Ercis, Turkey (CNN) -- Witnesses to Turkey's most powerful earthquake in more than a decade described the devastation Monday as rescue teams picked through the rubble desperately searching for survivors.
The towns of Van and Ercis appeared to bear the brunt of the violent tremor Sunday, when hundreds of people were killed or injured as buildings collapsed around them.
In Ercis, Orhan Demir stood watching rescue workers pick away at the rubble of a six-storey apartment building. His brother and his brother's wife were both inside when the 7.2-magnitude quake hit.
Neighbors fear there are as many as 60 people trapped inside. Demir said he thought the quake was a bomb it had been so loud.
Turkish Prime Minister Recep Tayep Erdogan visited this particular site late on Sunday. Demir said he'd told him the municipality shouldn't have given out building permits for multi-storey buildings like this in an earthquake zone.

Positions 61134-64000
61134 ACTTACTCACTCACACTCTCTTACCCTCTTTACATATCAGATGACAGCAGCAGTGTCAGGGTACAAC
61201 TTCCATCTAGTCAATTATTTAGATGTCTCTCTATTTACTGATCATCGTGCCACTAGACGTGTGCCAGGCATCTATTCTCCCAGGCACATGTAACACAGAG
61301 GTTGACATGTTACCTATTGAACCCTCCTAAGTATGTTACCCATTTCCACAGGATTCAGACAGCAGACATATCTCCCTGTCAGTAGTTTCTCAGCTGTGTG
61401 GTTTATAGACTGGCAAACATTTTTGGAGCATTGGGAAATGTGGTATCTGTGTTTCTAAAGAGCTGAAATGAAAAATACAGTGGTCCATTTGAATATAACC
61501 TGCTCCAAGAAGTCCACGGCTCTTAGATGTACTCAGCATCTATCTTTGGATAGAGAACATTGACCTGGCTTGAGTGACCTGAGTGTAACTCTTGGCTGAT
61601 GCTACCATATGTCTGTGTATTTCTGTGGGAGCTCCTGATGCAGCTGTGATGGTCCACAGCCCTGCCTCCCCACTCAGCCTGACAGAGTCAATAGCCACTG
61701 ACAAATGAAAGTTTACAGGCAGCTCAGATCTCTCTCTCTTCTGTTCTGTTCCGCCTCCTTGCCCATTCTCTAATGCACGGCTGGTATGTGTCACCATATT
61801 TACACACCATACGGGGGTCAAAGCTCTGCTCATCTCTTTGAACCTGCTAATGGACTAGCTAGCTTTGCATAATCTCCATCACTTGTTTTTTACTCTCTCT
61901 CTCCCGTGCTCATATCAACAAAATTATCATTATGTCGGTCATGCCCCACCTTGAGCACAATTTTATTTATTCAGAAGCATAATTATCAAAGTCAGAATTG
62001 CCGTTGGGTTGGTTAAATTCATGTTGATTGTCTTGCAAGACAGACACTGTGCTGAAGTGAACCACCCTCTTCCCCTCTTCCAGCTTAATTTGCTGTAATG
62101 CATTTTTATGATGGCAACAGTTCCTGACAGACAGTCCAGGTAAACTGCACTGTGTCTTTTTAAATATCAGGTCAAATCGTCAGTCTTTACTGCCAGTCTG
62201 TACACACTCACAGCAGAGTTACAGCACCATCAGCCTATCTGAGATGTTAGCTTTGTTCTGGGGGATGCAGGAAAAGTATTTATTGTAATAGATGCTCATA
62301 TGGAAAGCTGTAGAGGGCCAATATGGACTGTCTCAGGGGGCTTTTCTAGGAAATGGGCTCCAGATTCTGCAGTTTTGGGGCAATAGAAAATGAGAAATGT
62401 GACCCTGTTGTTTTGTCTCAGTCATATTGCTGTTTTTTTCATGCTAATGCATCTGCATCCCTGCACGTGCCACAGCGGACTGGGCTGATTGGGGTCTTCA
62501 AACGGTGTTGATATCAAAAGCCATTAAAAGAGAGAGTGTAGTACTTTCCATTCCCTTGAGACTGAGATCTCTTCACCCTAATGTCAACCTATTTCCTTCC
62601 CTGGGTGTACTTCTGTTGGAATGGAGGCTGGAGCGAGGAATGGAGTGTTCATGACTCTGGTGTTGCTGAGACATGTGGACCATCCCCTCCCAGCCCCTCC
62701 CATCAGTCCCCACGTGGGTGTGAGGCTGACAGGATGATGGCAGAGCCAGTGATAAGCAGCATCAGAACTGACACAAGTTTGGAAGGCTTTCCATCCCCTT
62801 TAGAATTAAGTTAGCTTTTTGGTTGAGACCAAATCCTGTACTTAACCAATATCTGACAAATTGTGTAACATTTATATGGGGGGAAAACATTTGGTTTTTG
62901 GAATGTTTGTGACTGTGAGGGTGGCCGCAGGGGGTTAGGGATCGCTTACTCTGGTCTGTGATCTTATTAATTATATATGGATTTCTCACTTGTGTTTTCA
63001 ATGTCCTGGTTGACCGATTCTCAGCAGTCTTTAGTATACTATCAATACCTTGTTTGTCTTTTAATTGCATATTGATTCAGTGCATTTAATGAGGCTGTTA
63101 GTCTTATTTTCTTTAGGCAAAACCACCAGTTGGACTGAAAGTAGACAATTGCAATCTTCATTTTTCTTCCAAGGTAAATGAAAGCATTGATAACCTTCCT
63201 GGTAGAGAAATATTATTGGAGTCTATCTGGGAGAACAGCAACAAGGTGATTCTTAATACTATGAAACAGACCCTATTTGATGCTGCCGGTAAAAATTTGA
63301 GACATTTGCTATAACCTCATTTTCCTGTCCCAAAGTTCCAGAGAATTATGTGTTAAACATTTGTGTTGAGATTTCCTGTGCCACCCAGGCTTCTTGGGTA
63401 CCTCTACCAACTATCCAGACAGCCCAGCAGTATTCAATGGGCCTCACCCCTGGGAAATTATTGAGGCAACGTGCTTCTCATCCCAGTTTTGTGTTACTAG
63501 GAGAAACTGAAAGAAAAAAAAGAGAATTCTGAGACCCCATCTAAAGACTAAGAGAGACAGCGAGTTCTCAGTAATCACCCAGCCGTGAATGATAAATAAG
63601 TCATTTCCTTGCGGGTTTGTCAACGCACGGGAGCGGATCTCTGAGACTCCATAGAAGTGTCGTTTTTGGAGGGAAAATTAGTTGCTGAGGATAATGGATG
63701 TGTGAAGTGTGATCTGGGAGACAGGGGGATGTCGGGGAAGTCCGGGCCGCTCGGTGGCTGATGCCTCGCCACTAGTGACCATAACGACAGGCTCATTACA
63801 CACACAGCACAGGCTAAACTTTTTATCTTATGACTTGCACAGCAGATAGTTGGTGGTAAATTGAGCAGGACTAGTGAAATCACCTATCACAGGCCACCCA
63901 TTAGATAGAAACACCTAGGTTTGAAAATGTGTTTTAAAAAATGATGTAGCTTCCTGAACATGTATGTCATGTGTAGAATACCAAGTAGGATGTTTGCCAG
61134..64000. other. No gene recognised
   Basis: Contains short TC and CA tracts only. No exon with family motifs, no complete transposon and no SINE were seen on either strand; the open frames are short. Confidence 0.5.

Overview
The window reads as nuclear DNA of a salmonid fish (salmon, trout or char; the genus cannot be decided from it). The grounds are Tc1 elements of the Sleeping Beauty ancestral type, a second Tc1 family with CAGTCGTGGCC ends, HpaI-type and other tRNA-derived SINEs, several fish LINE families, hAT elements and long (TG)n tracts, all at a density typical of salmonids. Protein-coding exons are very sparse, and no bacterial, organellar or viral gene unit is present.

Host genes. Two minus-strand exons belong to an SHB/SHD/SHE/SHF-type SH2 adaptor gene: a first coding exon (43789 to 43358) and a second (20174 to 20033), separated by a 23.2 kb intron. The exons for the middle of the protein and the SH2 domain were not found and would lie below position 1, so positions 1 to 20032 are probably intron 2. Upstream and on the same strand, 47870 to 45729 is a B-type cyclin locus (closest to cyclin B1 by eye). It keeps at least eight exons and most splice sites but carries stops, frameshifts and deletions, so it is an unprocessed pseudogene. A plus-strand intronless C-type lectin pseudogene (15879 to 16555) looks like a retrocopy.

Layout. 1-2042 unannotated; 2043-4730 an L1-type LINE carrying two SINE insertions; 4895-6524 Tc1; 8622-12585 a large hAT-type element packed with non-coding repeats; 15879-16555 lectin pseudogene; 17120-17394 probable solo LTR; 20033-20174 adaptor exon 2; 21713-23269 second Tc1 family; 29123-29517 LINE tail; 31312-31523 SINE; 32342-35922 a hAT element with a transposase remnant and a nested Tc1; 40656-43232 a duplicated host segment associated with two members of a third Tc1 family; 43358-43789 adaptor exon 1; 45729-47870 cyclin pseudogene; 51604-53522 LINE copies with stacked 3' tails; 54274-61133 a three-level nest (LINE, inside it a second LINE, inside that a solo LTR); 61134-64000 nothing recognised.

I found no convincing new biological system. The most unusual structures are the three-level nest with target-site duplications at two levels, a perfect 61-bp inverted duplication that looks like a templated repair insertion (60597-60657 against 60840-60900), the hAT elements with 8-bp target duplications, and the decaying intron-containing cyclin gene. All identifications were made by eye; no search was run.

A civil engineer also working at the site told CNN he imagined buildings like these might have been constructed before regulations were tightened in the aftermath of the Izmit earthquake in 1999.
More than 17,000 people lost their lives and at least 200,000 were left homeless when the 7.6-magnitude quake shook the region in northwestern Turkey. Most victims had been buried as buildings were flattened.
Meanwhile, another Ercis resident, Ramazan Palas, said he felt at least 18 aftershocks.
But he said the devastation "could have been even worse if it hadn't been a Sunday, with people out, schools out."
Filiz Isler was sitting on her balcony in Van when the quake struck.
She said she'd thought it was thunder but then "when I tried to move it was as though someone had a plastic sheet beneath my feet and was pulling it from under me."
The buildings were collapsing "like a house of cards," she added.
She was four years old when another major earthquake struck Van in 1976, though she doesn't remember there being the same damage, perhaps because the buildings were not multi-storey back then.